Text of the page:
After Kyra turned six this summer, she started telling me that she’s going to be sixteen soon. She flexes her independence by digging through the refrigerator or freezer and making her own meals and pouring her own drinks. The few inches she gained in recent months allow her to reach the microwave or toaster. One day, I even caught her sneaking some juice off the top of the fridge!
“Look Mommee! I can reach things,” she says while pushing random buttons on the microwave.
This could be good and bad, I thought, as she hit the start button. “Kyra never stand that close to the microwave,” I tell her as I move her back a few feet.
Inside the microwave, a plastic plate spins. I hit “stop” and tell Kyra, “Never microwave anything that is plastic.”
“Why?” she asks.
I realize that some plastic are microwave-safe, but for Kyra’s first lesson in plastics, I’d rather take the conservative approach. As Urvashi Rangan, PhD, technical policy director at the Consumers Union, states “We know that heat degrades any plastic over time.”
Lesson 1: Toss 3, 6, 7 types of plastic.
On the bottom of most plastic, there’s a recycling symbol with a number between 1 and 7 indicating the type of plastic and chemicals that might leach from them. I decide to turn this into a sorting exercise and ask the kids to help me toss all our plastics with the number 3 and 6 and 7, which are plastics that contain harmful chemicals like BPA and phthalates.
BPA acts like estrogen and disrupts hormone and reproductive functions in animals. The National Toxicology Program found that BPA can cause breast cancer, early puberty development, learning disorders, and prostate cancer. Check out FDA’s BPA Information for Parents.
Phthalates are often found in children’s toys or vinyl shower curtains. They disrupt the endocrine system and have caused malformations in the male reproductive system in animals. Research in humans has shown an association between high phthalate exposure and low sperm quality, high waist circumference and insulin resistance.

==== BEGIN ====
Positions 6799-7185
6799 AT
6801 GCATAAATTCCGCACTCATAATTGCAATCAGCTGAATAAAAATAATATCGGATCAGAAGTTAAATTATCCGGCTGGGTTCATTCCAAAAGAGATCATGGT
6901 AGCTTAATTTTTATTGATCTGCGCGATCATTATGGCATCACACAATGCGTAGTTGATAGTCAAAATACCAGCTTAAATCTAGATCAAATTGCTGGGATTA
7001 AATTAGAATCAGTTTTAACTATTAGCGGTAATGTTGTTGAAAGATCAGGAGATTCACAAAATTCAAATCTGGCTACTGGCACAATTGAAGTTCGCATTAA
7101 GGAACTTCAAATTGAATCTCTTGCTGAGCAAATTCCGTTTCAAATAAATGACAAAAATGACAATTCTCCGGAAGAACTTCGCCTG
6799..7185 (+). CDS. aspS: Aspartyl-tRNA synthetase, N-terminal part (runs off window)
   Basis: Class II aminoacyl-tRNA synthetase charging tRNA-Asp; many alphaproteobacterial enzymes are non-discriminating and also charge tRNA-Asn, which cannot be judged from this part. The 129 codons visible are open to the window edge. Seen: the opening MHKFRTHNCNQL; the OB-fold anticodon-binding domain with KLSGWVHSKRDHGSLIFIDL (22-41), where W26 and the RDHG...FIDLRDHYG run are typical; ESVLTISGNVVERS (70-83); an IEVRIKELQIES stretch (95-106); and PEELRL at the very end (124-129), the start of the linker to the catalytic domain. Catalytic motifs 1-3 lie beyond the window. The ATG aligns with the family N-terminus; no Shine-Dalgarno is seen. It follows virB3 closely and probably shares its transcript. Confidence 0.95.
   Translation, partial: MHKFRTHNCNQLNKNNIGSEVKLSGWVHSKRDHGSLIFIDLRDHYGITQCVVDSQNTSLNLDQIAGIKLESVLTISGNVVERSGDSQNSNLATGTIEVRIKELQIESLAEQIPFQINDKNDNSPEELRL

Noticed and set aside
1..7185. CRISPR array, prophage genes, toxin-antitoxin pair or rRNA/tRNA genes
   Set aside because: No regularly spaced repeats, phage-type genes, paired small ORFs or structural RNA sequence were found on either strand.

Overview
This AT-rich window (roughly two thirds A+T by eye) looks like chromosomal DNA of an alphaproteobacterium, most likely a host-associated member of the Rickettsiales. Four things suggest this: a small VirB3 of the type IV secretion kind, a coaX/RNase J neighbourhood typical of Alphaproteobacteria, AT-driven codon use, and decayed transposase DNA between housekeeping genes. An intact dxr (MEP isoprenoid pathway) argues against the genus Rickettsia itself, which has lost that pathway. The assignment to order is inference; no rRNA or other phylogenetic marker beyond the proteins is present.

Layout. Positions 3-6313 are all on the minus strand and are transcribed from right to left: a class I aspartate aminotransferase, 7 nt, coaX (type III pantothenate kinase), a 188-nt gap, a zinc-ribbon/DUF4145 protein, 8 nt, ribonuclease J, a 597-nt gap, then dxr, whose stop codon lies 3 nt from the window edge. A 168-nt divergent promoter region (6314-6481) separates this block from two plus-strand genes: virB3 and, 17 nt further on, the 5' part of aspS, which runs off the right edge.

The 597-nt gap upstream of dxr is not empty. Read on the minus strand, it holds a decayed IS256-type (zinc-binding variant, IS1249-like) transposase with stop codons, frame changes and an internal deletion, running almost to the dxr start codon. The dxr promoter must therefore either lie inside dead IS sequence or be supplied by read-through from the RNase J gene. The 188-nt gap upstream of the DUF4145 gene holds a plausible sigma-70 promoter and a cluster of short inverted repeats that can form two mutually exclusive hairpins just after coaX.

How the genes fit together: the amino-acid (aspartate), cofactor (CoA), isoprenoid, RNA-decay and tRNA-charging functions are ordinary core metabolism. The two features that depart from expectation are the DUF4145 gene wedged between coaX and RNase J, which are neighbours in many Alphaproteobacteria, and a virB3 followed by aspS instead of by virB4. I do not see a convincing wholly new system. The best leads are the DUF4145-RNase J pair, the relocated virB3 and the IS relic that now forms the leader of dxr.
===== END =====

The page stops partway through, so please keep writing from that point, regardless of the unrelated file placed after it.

Lesson Two: Toss single-use plastic.
Every day, my kids insist on drinking from Lightning McQueen Take and Toss Sippy Cups. I had no idea that my indulgence for their favorite cup could actually be hazardous to their health. Single-use plastics breaks down over time and aren’t designed to withstand heating and cooling. So in our sorting exercise, I will ask the kids to toss any plastic with the number 1 and takeout containers and anything that looks like it’s meant for single-use.
Lesson Three: Wash by hand.
By now, I’m feeling like a bad mom. I’ve never checked to make sure that the plastics I place in the dishwasher are labeled dishwasher safe. Apparently in the dishwasher, plastics are exposed to heat and detergents that may accelerate the leaching of chemicals like BPA.
Lesson Four: Don’t panic.
Bryan Walsh writes in a Time Magazine’s The Truth About Plastics, “The Centers for Disease Control and Prevention reported that 92% of Americans age 6 or older test positive for BPA — a sign of just how common the chemical is in our plastic universe.” I start to panic. Maybe, it’s too late. We’ve all been exposed to BPA and phthalates.
Fortunately, my husband pointed out a report that showed how many things in our life like smoking, poor diet, and driving a car, pose a higher risk than exposure to plastics. Still, it’s important to educate yourself about plastic. Weigh government resources like NIH’s Tox Town against The American Chemistry Council which busts myths and provides guidelines on how to recycle.